The road to recognition
Workshop technical staff at NUA were part of the early adopter group, and as Pro Vice-Chancellor (Academic) with responsibility for student-facing technical provision, I was delighted to support the rollout of the PG CertHE and the individual recognition (CPD) scheme for this group of staff.
Inevitably, questions arose about how to engage with the Dimensions of the Framework given a perceived emphasis on academic teaching, and one recalls early conversations that focussed on the deciphering of the Dimensions and recalibrating our collective understanding of the applicability of the scheme to technical roles. It might be useful at this point to share the key elements of the Framework that were identified by this group as being recognisable and relevant during group discussions:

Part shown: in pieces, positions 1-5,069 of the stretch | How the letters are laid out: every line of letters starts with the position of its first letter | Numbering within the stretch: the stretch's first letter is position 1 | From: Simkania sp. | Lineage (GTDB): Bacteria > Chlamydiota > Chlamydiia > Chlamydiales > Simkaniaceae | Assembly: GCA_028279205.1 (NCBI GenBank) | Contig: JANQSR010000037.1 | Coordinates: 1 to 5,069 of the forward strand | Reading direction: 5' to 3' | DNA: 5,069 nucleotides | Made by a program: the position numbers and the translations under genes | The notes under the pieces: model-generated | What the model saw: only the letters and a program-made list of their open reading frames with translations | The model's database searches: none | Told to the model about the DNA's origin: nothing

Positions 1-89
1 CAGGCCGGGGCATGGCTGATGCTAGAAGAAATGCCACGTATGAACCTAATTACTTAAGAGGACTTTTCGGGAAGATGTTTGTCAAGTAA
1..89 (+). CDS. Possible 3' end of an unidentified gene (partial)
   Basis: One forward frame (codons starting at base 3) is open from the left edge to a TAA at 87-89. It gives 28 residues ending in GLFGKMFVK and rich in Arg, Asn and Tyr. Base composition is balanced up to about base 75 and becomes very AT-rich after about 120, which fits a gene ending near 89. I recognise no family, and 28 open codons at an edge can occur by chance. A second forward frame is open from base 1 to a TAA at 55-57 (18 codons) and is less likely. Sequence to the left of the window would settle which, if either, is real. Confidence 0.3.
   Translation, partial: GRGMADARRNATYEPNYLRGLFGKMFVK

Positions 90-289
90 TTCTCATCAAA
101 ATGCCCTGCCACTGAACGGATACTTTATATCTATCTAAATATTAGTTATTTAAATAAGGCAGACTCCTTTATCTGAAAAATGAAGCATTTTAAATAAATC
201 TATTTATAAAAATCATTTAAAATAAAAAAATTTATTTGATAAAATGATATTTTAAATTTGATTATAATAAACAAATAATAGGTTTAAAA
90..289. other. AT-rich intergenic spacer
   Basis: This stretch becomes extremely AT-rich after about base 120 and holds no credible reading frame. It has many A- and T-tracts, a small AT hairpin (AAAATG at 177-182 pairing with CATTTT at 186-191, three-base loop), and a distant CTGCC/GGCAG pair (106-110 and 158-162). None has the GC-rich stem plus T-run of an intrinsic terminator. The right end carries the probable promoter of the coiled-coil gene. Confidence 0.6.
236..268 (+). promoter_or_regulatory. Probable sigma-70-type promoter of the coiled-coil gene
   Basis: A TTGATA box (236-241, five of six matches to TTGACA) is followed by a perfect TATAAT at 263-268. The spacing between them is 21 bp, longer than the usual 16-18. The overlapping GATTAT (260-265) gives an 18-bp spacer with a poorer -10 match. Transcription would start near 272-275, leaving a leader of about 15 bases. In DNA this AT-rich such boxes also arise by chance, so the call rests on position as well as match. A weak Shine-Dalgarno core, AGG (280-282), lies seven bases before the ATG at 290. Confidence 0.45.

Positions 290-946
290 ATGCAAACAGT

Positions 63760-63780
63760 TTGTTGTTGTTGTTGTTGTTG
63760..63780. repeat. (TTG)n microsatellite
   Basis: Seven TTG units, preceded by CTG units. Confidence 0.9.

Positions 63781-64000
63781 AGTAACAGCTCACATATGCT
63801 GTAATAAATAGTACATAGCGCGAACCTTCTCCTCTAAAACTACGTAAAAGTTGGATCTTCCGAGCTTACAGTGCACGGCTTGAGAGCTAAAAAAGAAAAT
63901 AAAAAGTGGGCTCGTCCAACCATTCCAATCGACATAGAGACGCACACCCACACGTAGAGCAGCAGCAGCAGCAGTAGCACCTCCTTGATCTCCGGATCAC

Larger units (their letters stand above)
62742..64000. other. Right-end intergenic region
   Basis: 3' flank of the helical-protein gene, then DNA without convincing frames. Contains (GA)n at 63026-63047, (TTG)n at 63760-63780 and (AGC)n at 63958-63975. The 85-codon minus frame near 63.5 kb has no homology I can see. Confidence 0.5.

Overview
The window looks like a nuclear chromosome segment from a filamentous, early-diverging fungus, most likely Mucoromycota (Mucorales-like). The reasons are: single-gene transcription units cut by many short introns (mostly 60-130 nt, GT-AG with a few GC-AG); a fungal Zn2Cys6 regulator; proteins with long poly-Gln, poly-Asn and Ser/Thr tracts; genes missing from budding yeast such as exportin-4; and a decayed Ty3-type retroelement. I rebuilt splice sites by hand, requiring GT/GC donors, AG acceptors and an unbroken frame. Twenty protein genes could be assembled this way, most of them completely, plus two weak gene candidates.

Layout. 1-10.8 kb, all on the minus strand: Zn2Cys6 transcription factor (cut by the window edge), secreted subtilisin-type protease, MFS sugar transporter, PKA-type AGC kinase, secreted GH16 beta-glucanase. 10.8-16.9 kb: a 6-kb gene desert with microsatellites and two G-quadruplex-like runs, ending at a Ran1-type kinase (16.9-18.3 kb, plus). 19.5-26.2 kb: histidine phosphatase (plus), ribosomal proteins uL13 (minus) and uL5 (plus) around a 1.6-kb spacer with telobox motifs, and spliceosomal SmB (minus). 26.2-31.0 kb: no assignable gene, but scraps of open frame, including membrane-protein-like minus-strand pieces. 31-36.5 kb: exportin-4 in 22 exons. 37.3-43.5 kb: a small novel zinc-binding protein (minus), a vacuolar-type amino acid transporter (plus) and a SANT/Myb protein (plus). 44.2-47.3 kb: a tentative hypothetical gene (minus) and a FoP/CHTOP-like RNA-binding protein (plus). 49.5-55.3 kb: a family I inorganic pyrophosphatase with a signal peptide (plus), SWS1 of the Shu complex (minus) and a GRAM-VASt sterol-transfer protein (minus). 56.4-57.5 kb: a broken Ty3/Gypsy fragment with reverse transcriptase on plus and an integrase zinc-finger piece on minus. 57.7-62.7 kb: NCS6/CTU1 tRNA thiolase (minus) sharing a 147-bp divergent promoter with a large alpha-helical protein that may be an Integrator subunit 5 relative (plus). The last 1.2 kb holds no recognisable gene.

Areas of Activity: A4 Develop effective learning environments and approaches to student support and guidance; and A2 Teach and/or support learning.
Core Knowledge: K4 The use and value of appropriate learning technologies.
Professional Values: V1 Respect individual learners and diverse learning communities
Whilst the above profile might not constitute a revelation, the quality of debate and challenge that surrounded the introduction of the UKPSF in such a concerted way provoked a dynamic discussion that built a considerable enthusiasm and greatly increased the demand from technician staff to embark on the road toward professional recognition.